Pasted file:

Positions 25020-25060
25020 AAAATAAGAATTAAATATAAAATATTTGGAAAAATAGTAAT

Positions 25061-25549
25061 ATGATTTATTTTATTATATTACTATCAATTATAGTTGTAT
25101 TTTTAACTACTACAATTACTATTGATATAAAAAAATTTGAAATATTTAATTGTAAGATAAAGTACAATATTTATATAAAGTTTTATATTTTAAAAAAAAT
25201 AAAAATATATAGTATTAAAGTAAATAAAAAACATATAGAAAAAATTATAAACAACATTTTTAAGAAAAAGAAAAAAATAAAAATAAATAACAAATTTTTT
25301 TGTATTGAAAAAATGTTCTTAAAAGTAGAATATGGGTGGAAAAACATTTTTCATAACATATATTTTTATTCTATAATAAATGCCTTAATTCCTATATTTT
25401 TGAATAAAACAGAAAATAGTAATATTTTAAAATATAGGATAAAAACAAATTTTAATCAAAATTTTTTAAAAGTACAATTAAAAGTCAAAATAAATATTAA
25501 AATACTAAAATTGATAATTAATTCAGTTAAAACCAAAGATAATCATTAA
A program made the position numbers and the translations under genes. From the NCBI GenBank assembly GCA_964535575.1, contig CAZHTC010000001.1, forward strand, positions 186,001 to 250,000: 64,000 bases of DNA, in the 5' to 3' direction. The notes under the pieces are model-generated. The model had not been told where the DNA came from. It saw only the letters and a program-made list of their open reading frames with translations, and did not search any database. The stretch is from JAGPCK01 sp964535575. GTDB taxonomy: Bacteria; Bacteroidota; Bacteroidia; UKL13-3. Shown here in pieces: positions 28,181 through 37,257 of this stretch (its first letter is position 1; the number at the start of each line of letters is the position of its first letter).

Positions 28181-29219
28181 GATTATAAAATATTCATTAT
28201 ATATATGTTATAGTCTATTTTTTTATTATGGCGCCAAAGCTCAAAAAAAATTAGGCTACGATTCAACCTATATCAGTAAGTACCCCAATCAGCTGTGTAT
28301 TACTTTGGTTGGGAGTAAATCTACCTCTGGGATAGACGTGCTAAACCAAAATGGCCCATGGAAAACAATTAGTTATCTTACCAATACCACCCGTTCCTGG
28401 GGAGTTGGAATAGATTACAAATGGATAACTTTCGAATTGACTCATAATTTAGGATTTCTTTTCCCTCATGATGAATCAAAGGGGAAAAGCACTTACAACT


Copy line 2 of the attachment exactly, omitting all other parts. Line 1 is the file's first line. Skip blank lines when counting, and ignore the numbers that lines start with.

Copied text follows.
25020 AAAATAAGAATTAAATATAAAATATTTGGAAAAATAGTAAT